August 20, 2017

15 More Things to Do During National Park Week

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Wow, what a weekend we had here in DC. Saturday was completely gorgeous, sunny and 80 degrees. The perfect day for the Leesburg Flower & Garden Festival. Then Sunday was miserably cold and rainy all day. I don’t think it got warmer than 50 degrees all day. It’s hard to get excited about being outside after a day like today, but I wanted to press on and share 15 more things to do during National Park Week. So, here you go!

1. Ride a Horse. Many national parks offer guided horseback rides on scenic trails that can last from 45 minutes to several hours. Some parks even let you bring in your own horse to ride on designated trails.

2. Hunt for Treasure on the Beach. Some national parks also have beaches, so grab your bucket and shovel and start digging for hidden treasures. Check out the Top 10 National Park Beaches.

3. Perfect Your Bird Calls. Bird enthusiasts, grab your binoculars and notebook to prepare for a day of birding. Better, learn some bird songs to increase your enjoyment of the park’s native birds.

4. Ride in a Kayak. Many parks offer guided kayak tours or allow you to take a kayak out onto their waters. Ask about best places to kayak at the visitors center and don’t forget your life vest.

5. Cook on a Campfire. Set up a tent and cook a tasty meal after a long day of hiking, boating or fishing. Just make sure you know all regulations around campfires in the park.

6. Take a Ranger-Led Tour. Ask about ranger-led activities, like day hikes and evening nature walks. Bring water, bug spray and sturdy shoes, and get ready to learn the ins and outs of the park.

7. Hunt for Fossils. Some national parks, like big Glacier National Park in Montana and Big Bend National Park in Texas, are home to some amazing fossils and cultural artifacts, so keep your eyes open.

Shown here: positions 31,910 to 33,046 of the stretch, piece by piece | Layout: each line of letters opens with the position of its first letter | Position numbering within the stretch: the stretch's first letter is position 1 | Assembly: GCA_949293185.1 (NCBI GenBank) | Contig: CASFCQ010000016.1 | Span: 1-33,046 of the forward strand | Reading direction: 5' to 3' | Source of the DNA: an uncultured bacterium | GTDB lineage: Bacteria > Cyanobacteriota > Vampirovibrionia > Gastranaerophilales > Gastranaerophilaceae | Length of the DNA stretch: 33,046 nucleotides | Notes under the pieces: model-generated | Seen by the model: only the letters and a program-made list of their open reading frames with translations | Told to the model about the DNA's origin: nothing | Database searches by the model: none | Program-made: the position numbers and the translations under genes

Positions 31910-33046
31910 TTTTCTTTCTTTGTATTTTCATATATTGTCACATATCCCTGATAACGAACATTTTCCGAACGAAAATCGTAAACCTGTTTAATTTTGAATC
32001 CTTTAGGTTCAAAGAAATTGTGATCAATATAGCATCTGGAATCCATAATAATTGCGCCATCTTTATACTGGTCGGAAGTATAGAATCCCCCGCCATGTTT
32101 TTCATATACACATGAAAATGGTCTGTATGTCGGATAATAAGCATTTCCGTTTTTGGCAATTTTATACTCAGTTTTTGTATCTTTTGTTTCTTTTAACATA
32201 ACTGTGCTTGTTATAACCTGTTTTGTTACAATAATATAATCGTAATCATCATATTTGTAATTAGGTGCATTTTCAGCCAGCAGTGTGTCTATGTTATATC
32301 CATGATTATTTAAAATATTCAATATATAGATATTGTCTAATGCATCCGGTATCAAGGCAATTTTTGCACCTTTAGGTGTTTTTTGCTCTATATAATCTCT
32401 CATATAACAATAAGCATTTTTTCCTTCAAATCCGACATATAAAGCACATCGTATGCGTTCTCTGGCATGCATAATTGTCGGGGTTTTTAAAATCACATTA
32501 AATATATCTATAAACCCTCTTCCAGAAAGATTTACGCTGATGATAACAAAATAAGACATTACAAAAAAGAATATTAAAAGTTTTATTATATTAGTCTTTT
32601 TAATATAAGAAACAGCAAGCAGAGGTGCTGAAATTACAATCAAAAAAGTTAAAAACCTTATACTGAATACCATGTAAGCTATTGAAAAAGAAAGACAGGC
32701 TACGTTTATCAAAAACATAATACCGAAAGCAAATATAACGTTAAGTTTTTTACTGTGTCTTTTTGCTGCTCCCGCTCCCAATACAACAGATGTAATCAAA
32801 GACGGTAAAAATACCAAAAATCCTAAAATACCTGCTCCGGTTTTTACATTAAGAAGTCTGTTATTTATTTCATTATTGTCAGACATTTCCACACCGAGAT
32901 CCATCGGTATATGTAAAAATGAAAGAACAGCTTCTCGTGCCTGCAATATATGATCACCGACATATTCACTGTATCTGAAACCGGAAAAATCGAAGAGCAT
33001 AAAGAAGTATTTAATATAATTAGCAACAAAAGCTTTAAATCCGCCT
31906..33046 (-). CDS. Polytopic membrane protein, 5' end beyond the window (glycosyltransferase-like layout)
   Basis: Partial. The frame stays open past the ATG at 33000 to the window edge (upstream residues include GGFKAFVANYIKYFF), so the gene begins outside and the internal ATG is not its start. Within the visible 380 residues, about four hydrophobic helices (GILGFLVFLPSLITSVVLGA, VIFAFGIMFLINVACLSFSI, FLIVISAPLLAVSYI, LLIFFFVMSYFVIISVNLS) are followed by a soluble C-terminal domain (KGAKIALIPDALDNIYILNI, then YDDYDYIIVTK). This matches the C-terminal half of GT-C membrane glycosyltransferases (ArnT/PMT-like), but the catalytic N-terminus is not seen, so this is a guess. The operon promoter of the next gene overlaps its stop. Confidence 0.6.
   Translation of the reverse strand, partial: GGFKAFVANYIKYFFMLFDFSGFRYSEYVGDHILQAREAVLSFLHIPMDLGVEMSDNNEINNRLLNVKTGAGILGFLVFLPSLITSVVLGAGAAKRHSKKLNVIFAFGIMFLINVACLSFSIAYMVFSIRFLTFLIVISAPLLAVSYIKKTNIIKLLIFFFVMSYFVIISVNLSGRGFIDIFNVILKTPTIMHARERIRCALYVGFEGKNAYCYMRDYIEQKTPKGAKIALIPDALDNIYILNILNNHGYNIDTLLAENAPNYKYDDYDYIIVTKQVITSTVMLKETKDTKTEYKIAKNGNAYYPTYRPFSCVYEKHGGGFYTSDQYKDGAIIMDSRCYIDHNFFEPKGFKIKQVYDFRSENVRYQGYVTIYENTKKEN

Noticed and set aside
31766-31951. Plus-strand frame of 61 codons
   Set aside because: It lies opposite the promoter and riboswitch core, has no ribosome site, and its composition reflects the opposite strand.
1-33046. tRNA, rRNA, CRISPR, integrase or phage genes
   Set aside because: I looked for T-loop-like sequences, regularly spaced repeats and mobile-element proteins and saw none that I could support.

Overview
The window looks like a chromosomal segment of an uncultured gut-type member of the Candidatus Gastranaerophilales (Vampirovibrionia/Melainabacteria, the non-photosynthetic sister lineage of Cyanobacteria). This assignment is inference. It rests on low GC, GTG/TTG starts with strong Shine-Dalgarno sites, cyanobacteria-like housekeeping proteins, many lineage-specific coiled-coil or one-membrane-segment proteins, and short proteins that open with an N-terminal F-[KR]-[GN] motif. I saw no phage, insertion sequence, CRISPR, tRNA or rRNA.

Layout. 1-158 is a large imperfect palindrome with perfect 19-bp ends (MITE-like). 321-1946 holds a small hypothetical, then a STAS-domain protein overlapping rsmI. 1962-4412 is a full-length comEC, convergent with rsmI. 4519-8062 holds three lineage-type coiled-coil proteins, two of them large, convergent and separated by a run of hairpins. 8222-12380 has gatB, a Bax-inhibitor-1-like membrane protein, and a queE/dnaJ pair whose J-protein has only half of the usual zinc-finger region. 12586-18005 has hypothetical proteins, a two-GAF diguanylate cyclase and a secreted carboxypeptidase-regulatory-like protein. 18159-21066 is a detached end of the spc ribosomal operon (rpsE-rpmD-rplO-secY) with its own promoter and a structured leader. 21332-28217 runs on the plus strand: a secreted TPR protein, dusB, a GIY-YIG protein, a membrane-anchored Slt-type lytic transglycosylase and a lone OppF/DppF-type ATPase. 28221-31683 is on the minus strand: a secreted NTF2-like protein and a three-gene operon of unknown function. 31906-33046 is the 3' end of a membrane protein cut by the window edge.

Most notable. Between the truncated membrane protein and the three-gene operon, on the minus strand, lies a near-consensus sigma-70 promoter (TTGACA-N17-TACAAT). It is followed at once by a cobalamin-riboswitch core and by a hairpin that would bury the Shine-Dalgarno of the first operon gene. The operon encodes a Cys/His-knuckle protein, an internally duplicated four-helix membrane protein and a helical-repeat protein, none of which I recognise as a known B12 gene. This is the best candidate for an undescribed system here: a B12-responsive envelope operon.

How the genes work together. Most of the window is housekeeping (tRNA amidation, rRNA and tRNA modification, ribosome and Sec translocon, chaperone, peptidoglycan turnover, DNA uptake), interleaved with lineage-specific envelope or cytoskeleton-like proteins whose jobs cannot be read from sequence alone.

8. Go Stargazing. Check to see if your park offers a night sky program, like at Bryce Canyon National Park in Utah. This is a great way to learn about the constellations you can see in the spring sky.

9. Look for EarthCache Sites. Grab a GPS device, a park map and a compass, then look for EarthCache sites, which teach visitors about the geological significance of certain sites within the park.

10. Pick Up Trash. Let’s keep our national parks beautiful. If you see an empty bottle or a candy bar wrapper in the parks, pick it up and throw it away or recycle it if you can.

11. Go Rock Climbing. Some parks, like Grand Teton National Park in Wyoming, offer climbing schools with world-class guides, though this is often best for teens and adults.

12. Look for Wildlife. Every national park has its own specific wildlife, so ask at the visitors center what you can expect to see and keep your eyes open as you take in the park.

13. Buy a Postcard. Whether you capture your national park visit with some beautiful photos or a perfectly framed postcard, bring home the memory of your day(s) in the wilderness.

14. Go Swimming. Many national parks have great opportunities for swimming, so bring your swimsuit and splash in a lake, a waterfall or a stream. Just be careful since rocks can be slippery.

15. Watch a Movie. Head to the visitors center and ask if there is a short film you can watch on the history of your national park. It’s a great way to learn more and broaden your learning while in the park.

Have fun during National Park Week. If you missed my first post, 15 Things to Do During National Park Week, take a look and try to enjoy as many activities as a family as you can.

Photo Credit: Lee Coursey

Comments

  1. Thanks for sharing the information about National Parks Week. I’m glad you had nice weather in D.C. It’s been cold and rainy in Ohio. I didn’t feel like celebrating Earth Day this year because the weather was too cold for me. I do my best to pick up trash when I go to the park or walk around our neighborhood. It drives me nuts to find plastic bags and empty pop/water bottles which can harm wildlife.

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